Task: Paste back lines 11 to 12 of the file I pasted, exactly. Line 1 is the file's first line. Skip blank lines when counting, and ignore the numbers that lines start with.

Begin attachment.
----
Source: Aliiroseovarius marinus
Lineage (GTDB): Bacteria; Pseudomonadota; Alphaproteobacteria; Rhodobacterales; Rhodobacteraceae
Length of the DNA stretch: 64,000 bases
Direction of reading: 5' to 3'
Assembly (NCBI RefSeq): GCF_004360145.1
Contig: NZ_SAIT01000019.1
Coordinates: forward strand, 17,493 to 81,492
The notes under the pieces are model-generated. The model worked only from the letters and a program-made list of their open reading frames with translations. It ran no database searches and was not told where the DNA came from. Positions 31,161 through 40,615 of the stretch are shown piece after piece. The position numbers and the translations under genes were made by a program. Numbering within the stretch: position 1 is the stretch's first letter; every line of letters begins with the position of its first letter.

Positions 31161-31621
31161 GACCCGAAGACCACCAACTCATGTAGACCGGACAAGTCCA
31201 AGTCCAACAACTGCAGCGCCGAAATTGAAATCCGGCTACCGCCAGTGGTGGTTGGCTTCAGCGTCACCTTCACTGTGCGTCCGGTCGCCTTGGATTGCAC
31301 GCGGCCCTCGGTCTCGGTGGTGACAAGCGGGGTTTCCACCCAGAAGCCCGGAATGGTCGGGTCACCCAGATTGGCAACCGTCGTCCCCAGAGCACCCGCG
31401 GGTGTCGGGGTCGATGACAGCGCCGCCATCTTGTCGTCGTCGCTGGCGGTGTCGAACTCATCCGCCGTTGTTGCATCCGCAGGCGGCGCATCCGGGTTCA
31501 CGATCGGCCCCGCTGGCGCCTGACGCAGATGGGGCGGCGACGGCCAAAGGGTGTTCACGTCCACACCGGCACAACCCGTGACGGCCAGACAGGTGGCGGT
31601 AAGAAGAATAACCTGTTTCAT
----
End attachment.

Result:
31201 AGTCCAACAACTGCAGCGCCGAAATTGAAATCCGGCTACCGCCAGTGGTGGTTGGCTTCAGCGTCACCTTCACTGTGCGTCCGGTCGCCTTGGATTGCAC
31301 GCGGCCCTCGGTCTCGGTGGTGACAAGCGGGGTTTCCACCCAGAAGCCCGGAATGGTCGGGTCACCCAGATTGGCAACCGTCGTCCCCAGAGCACCCGCG